Mild hypothermia in deceased organ donors significantly reduces delayed graft function in kidney transplant recipients when compared to normal body temperature, according to UC San Francisco researchers and collaborators, a finding that could lead to an increase in the availability of kidneys for transplant.
Their study appears in the July 30 issue of the New England Journal of Medicine.
By passively cooling deceased organ donor body temperature by approximately two degrees from normal body temperature, researchers saw an overall nearly 40 percent increase in the successful function of donated kidneys after surgery. In particular, kidneys especially at risk of poor post-surgical functional were protected.
“This is a free intervention that can be done at any hospital in the world, and tens of thousands of patients worldwide can benefit from it,” said lead author Claus Niemann, MD, professor of anesthesia and surgery at UCSF.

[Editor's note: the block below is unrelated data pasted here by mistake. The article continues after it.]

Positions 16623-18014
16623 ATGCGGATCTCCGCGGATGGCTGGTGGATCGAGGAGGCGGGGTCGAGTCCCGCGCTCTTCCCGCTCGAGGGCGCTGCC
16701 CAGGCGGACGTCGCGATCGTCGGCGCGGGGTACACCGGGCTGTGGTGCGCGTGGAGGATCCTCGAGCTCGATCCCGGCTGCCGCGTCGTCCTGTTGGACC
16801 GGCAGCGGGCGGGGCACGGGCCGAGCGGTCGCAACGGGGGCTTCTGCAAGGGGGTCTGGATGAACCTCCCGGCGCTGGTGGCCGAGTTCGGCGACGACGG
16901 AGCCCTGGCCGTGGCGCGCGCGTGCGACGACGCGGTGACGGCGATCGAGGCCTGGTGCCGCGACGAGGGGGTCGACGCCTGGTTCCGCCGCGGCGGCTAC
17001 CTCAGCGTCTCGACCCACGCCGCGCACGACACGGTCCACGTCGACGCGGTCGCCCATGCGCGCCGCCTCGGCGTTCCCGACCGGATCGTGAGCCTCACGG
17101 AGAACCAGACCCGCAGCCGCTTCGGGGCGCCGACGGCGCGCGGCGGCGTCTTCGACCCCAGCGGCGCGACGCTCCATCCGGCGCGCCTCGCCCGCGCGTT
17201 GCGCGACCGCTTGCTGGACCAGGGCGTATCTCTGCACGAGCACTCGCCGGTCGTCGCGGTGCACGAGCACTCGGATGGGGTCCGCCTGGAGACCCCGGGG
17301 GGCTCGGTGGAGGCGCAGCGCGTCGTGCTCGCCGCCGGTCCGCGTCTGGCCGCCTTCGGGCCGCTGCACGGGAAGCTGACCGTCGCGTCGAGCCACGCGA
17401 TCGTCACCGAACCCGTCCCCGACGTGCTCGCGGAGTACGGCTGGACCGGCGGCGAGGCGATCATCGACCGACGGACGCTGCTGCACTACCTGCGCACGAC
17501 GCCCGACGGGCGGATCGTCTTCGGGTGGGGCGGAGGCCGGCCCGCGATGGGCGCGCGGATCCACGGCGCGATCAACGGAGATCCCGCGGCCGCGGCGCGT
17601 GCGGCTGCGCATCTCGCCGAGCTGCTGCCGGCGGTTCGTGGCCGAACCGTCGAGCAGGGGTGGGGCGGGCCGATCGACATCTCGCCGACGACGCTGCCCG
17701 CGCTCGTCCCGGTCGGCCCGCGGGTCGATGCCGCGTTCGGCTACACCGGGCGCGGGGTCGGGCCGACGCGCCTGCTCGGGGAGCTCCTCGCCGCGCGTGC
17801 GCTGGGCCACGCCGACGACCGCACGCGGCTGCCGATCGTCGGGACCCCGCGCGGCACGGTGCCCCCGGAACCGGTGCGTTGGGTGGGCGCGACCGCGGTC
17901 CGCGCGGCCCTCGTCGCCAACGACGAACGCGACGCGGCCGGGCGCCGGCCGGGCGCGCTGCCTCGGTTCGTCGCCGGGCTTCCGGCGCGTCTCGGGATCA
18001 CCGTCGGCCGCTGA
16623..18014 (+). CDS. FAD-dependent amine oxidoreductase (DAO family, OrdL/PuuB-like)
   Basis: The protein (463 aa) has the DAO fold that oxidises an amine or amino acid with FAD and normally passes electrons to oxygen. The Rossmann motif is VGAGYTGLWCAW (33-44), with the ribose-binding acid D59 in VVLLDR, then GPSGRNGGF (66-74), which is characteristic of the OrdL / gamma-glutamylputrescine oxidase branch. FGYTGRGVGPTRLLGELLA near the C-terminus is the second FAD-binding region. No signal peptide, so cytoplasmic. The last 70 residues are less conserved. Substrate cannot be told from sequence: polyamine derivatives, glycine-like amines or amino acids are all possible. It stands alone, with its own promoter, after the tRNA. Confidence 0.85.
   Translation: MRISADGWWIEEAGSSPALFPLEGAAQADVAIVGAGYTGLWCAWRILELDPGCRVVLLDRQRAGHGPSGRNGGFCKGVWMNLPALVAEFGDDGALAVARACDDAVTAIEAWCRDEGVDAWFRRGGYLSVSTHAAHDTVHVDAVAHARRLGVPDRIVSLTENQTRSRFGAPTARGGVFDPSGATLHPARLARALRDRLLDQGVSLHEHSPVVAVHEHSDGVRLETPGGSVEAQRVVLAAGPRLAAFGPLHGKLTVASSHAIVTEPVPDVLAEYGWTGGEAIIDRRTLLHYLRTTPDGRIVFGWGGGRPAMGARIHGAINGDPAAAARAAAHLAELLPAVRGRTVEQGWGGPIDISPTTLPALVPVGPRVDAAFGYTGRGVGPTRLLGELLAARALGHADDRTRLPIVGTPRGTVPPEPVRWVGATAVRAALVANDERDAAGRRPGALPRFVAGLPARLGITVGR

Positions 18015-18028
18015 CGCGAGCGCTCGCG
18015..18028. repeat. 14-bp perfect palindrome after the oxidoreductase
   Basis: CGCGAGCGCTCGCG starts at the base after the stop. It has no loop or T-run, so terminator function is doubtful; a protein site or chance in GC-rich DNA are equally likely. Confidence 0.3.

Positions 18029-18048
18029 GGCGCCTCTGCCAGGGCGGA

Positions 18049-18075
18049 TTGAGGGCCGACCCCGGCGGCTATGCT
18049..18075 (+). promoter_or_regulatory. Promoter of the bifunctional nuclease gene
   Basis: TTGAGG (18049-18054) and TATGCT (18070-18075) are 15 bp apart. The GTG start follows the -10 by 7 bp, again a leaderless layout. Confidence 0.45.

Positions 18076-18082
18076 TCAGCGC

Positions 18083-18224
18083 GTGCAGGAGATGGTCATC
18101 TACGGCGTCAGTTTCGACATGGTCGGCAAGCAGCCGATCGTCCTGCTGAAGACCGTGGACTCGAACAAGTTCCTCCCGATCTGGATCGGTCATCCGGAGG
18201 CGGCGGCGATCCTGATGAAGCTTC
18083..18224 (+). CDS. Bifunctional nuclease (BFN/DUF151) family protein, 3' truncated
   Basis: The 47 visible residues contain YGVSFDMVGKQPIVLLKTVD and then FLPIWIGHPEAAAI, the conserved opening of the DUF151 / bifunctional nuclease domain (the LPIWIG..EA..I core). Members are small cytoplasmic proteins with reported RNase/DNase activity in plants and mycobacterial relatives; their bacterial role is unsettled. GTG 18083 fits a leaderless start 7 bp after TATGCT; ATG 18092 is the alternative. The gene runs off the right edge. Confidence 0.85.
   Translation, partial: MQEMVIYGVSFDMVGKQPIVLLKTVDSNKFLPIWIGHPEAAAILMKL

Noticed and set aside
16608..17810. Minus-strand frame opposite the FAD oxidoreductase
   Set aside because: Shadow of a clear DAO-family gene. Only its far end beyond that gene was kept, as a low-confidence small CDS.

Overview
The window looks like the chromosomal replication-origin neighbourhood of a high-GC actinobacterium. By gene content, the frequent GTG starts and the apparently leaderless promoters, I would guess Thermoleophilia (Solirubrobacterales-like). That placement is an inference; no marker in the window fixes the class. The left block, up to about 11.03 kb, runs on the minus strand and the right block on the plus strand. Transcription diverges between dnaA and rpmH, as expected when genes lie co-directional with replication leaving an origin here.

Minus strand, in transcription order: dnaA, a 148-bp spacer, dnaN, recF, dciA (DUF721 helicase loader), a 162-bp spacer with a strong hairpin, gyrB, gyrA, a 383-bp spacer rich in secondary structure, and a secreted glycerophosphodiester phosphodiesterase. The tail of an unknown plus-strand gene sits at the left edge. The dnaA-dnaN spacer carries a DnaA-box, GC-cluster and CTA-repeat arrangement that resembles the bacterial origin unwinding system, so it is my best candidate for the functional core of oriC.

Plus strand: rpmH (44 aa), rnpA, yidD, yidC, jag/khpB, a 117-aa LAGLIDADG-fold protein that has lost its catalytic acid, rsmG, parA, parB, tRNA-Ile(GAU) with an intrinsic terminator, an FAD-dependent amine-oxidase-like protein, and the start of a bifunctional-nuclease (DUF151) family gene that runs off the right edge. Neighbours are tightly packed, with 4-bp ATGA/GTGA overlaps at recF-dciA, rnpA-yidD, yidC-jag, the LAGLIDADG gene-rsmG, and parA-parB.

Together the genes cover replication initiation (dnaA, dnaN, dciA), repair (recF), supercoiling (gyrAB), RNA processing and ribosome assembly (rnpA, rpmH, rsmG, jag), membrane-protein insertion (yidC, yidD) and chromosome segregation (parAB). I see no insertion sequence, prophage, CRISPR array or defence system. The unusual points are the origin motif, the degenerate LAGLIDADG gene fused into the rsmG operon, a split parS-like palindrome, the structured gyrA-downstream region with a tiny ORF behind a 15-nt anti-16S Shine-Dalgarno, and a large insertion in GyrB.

“It could have a major impact on global health, especially in resource-limited countries, and provide significant cost savings in the United States through less dialysis, shorter hospital stays and potentially less need for expensive interventions,” Niemann continued. “In addition, it may allow us to consider organs we may otherwise reject, especially at the extremes of age, which would result in more patients benefiting from kidney transplantation. This is of critical importance given we have a complete mismatch of transplant need and organ supply in the United States.”